A long-fermenting controversy, marked by spirited debate from Virginia to California, culminated yesterday in a federal ruling permitting vintners from three states to designate their wine bottles with "Shenandoah Valley" labels.

Wine produced in a 12-county region of Virginia and West Virginia may carry the "Shenandoah Valley" appellation, according to the ruling by the Bureau of Alcohol, Tobacco and Firearms.

Wine from California's Shenandoah Valley -- a region centered chiefly in Amador County near Sacramento -- must be bottled under a slightly more explicit label, the federal agency said. The West Coast wine must be marked "Shenandoah Valley, California."

The announcement tickled California wine producers and politicians who had feared their state might lose its rights to the Shenandoah label under new federal regulations. But it brought far more robust responses in Virginia, ranging from delight to disappointment and denunciation.

"I have nothing against the wine producers of Amador County, Calif., but I continue to object strongly to their effort to appropriate for their own commercial use a name which has national recognition as that of a Virginia area," said Rep. J. Kenneth Robinson (R-Va.), who represents much of the state's Shenandoah Valley wine-growing region. He complained that California's Shenandoah is a "miniscule valley" that has drawn "scant notice through the years, even from map makers."

An aide said Robinson would likely ask Treasury Secretary Donald T. Regan to overturn the bureau's ruling and reserve the "Shenandoah Valley" label exclusively for Virginia wines. Robinson may also propose legislation to deny the "Shenandoah Valley" mark to California vintages, the aide said.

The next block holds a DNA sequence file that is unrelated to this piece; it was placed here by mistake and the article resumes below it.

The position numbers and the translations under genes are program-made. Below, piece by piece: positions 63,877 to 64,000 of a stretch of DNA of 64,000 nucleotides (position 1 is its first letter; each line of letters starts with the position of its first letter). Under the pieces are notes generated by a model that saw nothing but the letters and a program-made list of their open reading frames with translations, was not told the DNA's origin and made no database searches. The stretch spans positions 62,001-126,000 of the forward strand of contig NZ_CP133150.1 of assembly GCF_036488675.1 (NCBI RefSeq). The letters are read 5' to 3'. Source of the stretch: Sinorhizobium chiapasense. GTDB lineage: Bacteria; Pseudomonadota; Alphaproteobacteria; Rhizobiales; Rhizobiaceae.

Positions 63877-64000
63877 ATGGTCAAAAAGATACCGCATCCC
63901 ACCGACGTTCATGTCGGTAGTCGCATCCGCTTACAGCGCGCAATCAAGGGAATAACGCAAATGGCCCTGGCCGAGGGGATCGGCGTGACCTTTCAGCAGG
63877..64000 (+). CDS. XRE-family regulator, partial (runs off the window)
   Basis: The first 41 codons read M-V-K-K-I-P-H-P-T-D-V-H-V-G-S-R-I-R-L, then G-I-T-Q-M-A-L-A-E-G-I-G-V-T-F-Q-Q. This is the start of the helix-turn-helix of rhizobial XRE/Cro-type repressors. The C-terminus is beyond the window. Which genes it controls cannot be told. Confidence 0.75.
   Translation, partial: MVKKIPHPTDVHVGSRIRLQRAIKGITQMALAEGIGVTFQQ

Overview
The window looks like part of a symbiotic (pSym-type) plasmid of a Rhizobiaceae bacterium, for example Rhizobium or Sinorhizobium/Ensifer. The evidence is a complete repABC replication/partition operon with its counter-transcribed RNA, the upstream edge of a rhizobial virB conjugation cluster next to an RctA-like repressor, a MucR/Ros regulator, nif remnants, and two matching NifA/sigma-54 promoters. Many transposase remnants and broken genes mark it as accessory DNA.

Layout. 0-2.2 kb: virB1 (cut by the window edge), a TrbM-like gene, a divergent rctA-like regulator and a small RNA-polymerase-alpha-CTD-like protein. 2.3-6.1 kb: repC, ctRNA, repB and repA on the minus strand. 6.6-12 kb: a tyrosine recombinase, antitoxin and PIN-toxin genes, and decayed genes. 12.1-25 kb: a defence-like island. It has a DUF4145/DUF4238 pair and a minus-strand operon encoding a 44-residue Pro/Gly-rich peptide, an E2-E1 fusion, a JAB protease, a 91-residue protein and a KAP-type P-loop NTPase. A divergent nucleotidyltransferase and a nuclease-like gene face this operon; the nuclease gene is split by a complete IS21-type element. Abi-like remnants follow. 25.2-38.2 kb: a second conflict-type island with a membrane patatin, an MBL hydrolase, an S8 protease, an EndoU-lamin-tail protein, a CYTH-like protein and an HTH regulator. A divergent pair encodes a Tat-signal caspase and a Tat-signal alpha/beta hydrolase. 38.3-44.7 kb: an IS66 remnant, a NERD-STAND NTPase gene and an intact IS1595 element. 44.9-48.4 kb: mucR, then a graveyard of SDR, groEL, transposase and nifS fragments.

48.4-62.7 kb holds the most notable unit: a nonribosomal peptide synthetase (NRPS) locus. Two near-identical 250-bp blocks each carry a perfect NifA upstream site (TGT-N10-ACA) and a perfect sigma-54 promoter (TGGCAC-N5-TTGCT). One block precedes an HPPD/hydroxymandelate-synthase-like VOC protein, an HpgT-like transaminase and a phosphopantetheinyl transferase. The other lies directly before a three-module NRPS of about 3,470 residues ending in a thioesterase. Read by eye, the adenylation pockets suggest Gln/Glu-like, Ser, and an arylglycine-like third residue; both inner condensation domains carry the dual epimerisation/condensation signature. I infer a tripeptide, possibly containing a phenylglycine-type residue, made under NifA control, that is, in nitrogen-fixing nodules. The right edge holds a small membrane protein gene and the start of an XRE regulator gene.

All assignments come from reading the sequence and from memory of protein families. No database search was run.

The federal ruling, set to take effect Jan. 27, stems from an effort by the Bureau of Alcohol, Tobacco and Firearms to impose stricter regulations on wine labeling to benefit consumers.

"The use of the name 'Shenandoah Valley, California' allows consumers to readily identify where grapes used to make that wine are grown," the bureau said in its announcement yesterday. "The name 'Shenandoah Valley' for the Virginia and West Virginia viticultural area is well known and does not require adding the name of the two states."

Some Virginia officials detected in that reasoning a sour whiff of compromise. "It sort of reminded me of the King Solomon episode in the Bible," said Archie Smith Jr., chairman of the Virginia Wineries Association. "He said we'll just split the baby down the middle."

Federal wine regulators rejected such assertions. "This is not a compromise, as I see it. It is merely to avoid consumer confusion," said James A. Hunt, a research and regulation coordinator for the bureau who helped prepare the ruling.

The wine battle has aged since 1981 when federal proceedings, including public hearings in Virginia and California, were initiated. California, which has a major wine industry, firmly contested claims from Virginia, where commercial wine businesses only recently started expanding.

"We were making wine in the Shenandoah Valley of California long before they were making it in Virginia," an aide to Sen. Alan Cranston (D-Calif.) said yesterday. "We feel we had it first."

The federal ruling drew praise from the California Wine Institute and from Rep. Norman D. Shumway (R-Calif.), who represents the state's Shenandoah area. Even among some Virginia wine makers, there were some toasts. "We feel it's a victory," said Jim Randel, owner of Shenandoah Vineyards, which in 1979 became the first major wine producer in Virginia's Shenandoah Valley.